Hesham A. Hassaballa on Medika Life

From The Appeals Desk: Know Your Sepsis

A recent change in the definition of sepsis has given commercial payers an out to deny thousands of dollars in payment to hospitals. And it's all evidence based.

Among the many types of denials from insurance companies that come across my desk, one I have been seeing more frequently is the “DRG denial.” This is where an insurance company will comb through the medical record of a claim and deny a specific “diagnosis related group,” or DRG. So, for example, a hospital will send a claim for a specific hospital stay, and then the insurance company will comb through the chart and then deny a specific diagnosis, such as “acute respiratory failure.”

Once, an insurance company actually denied the diagnosis of “acute respiratory failure” in a case of a teenage boy who suffered cardiac arrest at home and needed a ventilator in the hospital. When the treatment team finally got around to measuring the oxygen levels, after he was on a ventilator, his oxygen levels were great. So, the insurance company said there was “no evidence of respiratory failure in the medical record.” This was ridiculous, and the most egregious example of this type of denial. But, it happens, and it happens a lot.

One particular DRG denial with which commercial payers are having a field day is the sepsis denial. The definition of sepsis (previously known as septicemia) has gone through many iterations throughout the years. In the past, sepsis was defined as “a known or suspected infection along with two or more signs of the systemic inflammatory response syndrome, better known as SIRS.” This definition is still used by the Centers for Medicare and Medicaid Services (CMS) today.

In 2016, an International Consensus Group came together and re-defined sepsis as “life-threatening organ dysfunction caused by a dysregulated host response to infection.” How do you define “life-threatening organ dysfunction”? They said that this can be operationalized by an increase in the SOFA score by 2 points of more, SOFA being “Sequential [Sepsis-related] Organ Failure Assessment.”

SOFA assigns a specific point value for dysfunction is six organ systems: mental status, oxygenation, blood pressure, bilirubin, platelet level, and renal function. The worse the organ failure, the higher the SOFA score. A normal, healthy human has a SOFA score of 0.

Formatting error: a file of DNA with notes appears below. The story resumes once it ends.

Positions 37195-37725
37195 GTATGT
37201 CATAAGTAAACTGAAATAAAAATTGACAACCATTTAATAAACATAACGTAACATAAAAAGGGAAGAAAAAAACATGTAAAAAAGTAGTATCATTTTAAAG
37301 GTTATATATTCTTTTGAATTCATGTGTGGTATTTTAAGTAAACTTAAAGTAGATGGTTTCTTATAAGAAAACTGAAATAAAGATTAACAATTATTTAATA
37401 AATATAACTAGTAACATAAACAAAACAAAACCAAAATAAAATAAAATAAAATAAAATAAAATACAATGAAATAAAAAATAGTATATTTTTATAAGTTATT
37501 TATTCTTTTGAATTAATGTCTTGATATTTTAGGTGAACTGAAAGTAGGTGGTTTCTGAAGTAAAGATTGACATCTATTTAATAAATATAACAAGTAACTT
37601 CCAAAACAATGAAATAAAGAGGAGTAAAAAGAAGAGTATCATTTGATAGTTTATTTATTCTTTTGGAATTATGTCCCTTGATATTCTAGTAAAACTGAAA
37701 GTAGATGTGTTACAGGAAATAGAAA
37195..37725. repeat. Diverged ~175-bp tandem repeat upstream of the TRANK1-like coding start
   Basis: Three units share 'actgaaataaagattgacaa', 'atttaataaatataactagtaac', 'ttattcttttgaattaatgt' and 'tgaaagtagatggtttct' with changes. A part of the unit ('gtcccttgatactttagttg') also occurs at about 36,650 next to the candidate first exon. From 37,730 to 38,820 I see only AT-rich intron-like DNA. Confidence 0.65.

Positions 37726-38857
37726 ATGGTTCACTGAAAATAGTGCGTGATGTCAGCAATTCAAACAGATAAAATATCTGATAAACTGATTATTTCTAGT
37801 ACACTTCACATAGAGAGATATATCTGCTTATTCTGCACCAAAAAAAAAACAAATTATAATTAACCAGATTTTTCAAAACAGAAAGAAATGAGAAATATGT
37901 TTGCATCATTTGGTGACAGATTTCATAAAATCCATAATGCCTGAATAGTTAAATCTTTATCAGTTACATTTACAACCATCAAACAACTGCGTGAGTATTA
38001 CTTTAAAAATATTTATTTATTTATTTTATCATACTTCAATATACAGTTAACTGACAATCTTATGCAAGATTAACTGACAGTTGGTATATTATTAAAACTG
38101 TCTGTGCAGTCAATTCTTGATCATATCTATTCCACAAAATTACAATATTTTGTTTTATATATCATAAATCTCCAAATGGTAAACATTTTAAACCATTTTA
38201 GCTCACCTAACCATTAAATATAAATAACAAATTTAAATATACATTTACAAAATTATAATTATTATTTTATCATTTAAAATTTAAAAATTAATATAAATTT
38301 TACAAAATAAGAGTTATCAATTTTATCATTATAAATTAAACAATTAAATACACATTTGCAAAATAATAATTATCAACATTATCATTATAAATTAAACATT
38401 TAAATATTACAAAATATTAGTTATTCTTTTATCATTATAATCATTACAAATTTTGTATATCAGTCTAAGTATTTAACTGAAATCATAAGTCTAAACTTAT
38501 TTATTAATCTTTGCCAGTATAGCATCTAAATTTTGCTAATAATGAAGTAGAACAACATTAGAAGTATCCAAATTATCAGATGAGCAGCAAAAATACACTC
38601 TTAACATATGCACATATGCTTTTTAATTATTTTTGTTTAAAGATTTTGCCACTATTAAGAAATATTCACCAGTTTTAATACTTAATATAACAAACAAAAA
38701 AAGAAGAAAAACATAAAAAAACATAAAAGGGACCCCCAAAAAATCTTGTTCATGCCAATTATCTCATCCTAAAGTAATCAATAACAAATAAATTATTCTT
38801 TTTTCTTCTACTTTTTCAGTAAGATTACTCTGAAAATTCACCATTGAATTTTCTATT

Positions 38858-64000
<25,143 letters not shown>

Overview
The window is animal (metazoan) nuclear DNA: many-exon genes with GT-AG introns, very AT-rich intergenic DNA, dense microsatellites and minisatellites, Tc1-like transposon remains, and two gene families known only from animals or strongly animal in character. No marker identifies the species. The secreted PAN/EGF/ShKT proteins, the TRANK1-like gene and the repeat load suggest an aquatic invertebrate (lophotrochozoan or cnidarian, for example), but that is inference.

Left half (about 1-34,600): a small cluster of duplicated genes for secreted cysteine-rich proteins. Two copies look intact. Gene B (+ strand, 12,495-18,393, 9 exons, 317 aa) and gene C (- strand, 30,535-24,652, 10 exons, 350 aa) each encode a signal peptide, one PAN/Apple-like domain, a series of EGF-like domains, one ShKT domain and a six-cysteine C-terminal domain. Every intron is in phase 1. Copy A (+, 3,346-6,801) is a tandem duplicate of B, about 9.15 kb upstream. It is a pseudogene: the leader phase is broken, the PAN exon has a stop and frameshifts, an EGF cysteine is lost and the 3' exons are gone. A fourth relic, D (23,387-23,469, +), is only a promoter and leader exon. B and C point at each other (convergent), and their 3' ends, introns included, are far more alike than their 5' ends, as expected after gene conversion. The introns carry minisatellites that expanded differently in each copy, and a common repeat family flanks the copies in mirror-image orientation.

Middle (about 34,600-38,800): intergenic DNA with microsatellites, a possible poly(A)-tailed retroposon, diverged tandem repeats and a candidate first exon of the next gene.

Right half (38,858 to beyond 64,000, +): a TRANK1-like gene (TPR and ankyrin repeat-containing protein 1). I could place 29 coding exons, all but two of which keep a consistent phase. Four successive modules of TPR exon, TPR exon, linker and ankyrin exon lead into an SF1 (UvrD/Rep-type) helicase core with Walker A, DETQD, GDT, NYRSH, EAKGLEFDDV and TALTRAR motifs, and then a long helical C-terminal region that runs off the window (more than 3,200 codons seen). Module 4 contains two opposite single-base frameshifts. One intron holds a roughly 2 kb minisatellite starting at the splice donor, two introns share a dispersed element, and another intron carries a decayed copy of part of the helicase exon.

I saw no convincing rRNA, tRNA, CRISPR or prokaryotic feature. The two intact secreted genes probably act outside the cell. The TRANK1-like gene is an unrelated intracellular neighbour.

As a critical care physician, I understand why this change in the definition was made. Using the “old” definition of sepsis, which we call Sepsis-2, a patient with a urinary tract infection who has a fever and high heart rate has a diagnosis of “sepsis.” Yet, in clinical practice, this is really not sepsis. Sepsis is organ failure as a result of infection. A fever and high heart rate is not organ failure, it is a reaction of the body to inflammation.

If someone has a urinary tract infection and has renal failure and shock as a result, however, that is truly sepsis. The new definition of sepsis, called Sepsis-3, better encapsulates those patients who truly have sepsis. And word to the wise: if you were to call me up and say, “Hey Dr. Hassaballa, I can’t come to work today because I’m septic with a cold, a fever, and my heart rate is 105,” I would say, “Umm…that’s not sepsis. You better show up to work.”

This change in definition is not without controversy, and it does not help that CMS has one definition of sepsis (and holds hospitals to that definition) while the literature suggests another definition. Commercial payers have dived into this controversy head-on, and I have lost count of the number of DRG denials that come across my desk related to the definition of sepsis.